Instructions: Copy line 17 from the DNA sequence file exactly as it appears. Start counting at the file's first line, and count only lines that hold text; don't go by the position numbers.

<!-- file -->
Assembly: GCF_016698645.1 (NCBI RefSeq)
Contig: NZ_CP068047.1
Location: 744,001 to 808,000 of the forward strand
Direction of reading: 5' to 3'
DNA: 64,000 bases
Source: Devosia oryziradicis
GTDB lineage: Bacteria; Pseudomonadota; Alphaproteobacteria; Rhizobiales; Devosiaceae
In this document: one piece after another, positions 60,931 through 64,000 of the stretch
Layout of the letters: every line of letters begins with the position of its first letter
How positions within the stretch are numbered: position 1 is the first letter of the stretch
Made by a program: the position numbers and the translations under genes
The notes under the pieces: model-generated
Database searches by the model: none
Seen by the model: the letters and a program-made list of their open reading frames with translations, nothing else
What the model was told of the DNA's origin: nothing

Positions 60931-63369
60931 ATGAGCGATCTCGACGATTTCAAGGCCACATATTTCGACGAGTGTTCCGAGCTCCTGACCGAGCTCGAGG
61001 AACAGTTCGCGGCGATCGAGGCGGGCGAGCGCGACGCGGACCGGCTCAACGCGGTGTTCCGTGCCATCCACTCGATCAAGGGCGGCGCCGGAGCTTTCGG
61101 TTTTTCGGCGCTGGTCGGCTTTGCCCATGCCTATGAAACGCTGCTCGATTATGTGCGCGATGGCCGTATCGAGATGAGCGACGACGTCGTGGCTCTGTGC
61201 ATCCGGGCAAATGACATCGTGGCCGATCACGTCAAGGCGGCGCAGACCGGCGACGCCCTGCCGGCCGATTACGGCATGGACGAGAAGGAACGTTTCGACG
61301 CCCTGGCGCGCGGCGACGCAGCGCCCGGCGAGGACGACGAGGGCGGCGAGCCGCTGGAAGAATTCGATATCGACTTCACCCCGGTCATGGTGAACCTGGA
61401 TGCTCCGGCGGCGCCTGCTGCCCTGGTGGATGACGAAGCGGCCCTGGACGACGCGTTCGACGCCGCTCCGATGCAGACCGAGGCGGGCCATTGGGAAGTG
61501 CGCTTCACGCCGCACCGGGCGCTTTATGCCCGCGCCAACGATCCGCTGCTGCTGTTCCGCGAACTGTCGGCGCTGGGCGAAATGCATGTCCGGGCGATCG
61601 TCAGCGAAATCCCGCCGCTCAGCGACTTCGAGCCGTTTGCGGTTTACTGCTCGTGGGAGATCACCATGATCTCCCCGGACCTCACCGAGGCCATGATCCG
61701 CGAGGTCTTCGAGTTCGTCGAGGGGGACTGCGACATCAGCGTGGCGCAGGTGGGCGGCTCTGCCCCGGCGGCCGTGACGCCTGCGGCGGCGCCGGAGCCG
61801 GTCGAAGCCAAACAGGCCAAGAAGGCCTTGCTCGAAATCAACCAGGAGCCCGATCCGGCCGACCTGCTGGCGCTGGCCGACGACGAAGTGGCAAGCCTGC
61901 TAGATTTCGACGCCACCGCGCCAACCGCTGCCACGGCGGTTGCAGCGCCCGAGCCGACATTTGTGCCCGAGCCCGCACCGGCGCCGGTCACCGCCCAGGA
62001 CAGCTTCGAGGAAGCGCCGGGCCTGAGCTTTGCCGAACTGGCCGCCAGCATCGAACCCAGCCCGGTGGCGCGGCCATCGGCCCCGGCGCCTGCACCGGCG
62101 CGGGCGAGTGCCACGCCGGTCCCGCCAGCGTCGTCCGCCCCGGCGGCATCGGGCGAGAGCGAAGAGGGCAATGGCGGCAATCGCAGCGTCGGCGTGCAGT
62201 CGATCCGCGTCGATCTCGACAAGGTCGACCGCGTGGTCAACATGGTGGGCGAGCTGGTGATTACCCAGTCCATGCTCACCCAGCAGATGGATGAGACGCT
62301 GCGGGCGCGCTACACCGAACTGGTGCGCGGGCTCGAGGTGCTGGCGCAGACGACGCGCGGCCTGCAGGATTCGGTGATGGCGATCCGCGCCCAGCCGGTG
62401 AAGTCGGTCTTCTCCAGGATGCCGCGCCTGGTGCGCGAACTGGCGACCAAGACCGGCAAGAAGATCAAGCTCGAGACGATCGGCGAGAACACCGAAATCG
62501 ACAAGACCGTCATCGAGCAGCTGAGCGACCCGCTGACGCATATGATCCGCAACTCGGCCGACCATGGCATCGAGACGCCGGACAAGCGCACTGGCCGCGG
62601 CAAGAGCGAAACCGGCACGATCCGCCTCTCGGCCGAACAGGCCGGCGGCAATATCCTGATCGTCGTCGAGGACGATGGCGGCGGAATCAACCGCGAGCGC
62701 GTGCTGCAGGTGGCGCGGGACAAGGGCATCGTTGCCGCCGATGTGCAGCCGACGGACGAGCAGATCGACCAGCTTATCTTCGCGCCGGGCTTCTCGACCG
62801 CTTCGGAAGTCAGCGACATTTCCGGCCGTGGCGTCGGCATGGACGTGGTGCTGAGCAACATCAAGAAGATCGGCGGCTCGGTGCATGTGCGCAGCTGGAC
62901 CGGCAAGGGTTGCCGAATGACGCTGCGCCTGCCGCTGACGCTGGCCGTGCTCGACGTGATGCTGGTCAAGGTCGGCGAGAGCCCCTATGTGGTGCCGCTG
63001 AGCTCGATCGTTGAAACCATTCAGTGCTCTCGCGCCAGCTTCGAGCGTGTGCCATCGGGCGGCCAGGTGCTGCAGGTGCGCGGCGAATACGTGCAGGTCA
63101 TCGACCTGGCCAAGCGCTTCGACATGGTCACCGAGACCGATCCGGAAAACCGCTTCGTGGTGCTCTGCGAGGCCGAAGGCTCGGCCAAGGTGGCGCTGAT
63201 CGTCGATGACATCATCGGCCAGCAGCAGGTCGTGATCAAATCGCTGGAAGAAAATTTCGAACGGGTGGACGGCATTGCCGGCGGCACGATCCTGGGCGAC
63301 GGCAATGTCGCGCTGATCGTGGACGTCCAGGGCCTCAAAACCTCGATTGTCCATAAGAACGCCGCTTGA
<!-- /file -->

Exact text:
60931 ATGAGCGATCTCGACGATTTCAAGGCCACATATTTCGACGAGTGTTCCGAGCTCCTGACCGAGCTCGAGG